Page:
At least 30 children died in the state-run Baba Raghav Das Medical College in Gorakhpur since the past two days, district magistrate Rajeev Rautela said on Friday.
Though he gave no reason for the deaths, the Union home ministry said according to the SP of Gorakhpur, 21 children died due to shortage of supply of liquid oxygen.
“As per SP Gorakhpur, 21 children died due to shortage of supply of liquid oxygen in BRDMedicalCollege, in last 36 hours. Senior officers are on the spot. Exact cause is being verified by civil administration,” a home ministry spokesperson said.
The incident triggered a spate of reactions from the opposition parties, with the Samajwadi Party and the Congress seeking the resignation of the state health minister.
Rautela said 17 children died in the neo-natal ward, five in the acute encephalitis syndrome ward and eight in the general ward over the last two days.
He said seven deaths (neo-natal ward 3, AES ward 2 and general ward 2) were reported since last midnight, while the remaining 23 deaths (neo-natal 14, AES 3 and general 6) were reported since midnight of August 9-10.
To a specific question as to whether the casualties were due to shortage in supply of oxygen, Rautela, who was camping in the hospital, said he found out from the doctors that no death occurred due to lack of oxygen.
The state government, in an official release in Lucknow, also rubbished reports about non-availability of oxygen at the hospital.
Health Minister Siddharth Nath Singh said, “The deaths of children were very unfortunate and government will set up an inquiry committee to ascertain if any lapse have been there and if anyone is found guilty he will be made accountable.”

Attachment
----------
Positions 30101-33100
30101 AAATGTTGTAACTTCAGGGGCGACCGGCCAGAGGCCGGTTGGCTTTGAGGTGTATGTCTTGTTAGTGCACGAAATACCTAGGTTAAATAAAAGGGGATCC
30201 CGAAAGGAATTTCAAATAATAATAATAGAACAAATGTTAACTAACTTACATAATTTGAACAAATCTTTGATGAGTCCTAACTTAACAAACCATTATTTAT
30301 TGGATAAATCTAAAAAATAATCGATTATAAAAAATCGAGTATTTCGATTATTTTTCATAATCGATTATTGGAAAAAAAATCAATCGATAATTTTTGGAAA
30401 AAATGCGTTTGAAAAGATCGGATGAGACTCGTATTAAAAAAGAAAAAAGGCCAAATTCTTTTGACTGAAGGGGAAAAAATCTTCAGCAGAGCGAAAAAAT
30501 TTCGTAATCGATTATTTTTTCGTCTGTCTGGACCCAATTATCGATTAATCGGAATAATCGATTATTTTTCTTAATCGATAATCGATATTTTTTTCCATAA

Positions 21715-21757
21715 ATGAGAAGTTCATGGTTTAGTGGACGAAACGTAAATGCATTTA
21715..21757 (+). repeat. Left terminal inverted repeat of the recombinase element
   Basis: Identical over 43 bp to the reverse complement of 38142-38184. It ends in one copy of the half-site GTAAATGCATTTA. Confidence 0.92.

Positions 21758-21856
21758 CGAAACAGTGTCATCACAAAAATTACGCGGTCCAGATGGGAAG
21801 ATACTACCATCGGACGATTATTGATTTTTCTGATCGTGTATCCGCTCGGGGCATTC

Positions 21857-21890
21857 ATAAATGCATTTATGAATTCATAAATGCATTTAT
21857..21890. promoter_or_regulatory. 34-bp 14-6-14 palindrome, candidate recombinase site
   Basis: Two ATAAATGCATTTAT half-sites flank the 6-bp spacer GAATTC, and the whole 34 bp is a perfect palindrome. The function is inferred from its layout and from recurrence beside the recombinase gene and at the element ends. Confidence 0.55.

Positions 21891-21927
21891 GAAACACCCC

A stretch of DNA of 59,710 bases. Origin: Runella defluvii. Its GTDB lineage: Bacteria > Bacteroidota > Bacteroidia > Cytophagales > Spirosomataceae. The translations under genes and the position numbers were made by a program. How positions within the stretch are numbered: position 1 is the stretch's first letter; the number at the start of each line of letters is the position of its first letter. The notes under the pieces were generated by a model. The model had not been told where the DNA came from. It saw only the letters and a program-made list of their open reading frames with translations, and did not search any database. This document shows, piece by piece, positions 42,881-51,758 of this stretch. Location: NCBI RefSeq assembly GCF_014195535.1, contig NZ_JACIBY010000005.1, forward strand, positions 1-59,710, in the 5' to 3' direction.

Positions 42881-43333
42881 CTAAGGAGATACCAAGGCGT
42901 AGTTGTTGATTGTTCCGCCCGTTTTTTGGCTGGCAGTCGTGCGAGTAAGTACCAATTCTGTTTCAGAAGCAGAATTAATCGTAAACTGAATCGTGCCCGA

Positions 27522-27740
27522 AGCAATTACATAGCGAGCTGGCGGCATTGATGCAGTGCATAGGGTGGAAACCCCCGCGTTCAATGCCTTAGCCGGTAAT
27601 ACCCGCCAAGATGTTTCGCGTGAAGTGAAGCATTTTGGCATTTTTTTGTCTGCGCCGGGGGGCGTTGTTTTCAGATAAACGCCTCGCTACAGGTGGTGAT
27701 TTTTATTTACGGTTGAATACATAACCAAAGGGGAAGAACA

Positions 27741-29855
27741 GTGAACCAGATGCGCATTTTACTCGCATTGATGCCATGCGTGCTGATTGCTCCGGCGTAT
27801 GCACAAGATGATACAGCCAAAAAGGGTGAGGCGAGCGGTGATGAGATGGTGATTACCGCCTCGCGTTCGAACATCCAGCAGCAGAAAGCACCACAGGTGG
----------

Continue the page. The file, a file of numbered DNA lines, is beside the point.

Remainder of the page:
Citing a break-up of casualties since August 7 till date, he said according to reports from the paediatric department of the college, 60 children have died due to various diseases during the period.
Singh asserted that the deaths were not because of paucity of oxygen.
The district magistrate said alternative arrangements had been made from nearby nursing homes since last night and from neighbouring Sant Kabir Nagar district to ensure availability of liquid oxygen for the hospital.
“At present, there are 50 oxygen cylinders and 100 to 150 more cylinders will be reaching soon,” he said.
Asked whether the vendor supplying oxygen had stopped doing so pending payment to the tune of Rs 70 lakh, the district magistrate said part payment had been made to the contractor for supply of oxygen to the hospital.
He said the reason behind the deaths is being ascertained and action will be taken against those responsible.
A magisterial enquiry has been ordered to find the exact reasons leading to the deaths so that basic facts could come out by Saturday evening.
The incident comes barely two days after the visit of Chief Minister Yogi Adityanath to Gorakhpur, his Lok Sabha constituency.
Ever since taking over the reins of Uttar Pradesh, Adityanath has been stressing on improving the condition of medical and education sectors.
Terming the death of children as unfortunate, UP Congress President Raj Babbar said, “It shows the insensitivity of the the state government.”
“The state government is responsible for the deaths. How can there be shortage of oxygen? The CM himself was on visit to (adjoining) Mahrajganj yesterday. Gorakhpur is his home district and he should have visited the medical college in Gorakhpur to know about the ground reality there,” he said.
Samajwadi Party spokesman Rajendra Chowhdury too termed the incident as unfortunate and demanded resignation of the health minister.
“The health minister should resign on moral grounds. CM should fix accountability and also take responsibility. Gorkahpur is his home district and such incident there shows insensitivity of the government,” he said.
Former chief minister and SP chief Akhilesh Yadav held the state government responsible for the tragic deaths and demanded strict action and compensation of Rs 20 lakh each for the kin of the deceased.
Image: An inquiry committee has been set up to ascertain the exact causes of the deaths. Image used for representational purposes. Photograph: Vivek Prakash/Reuters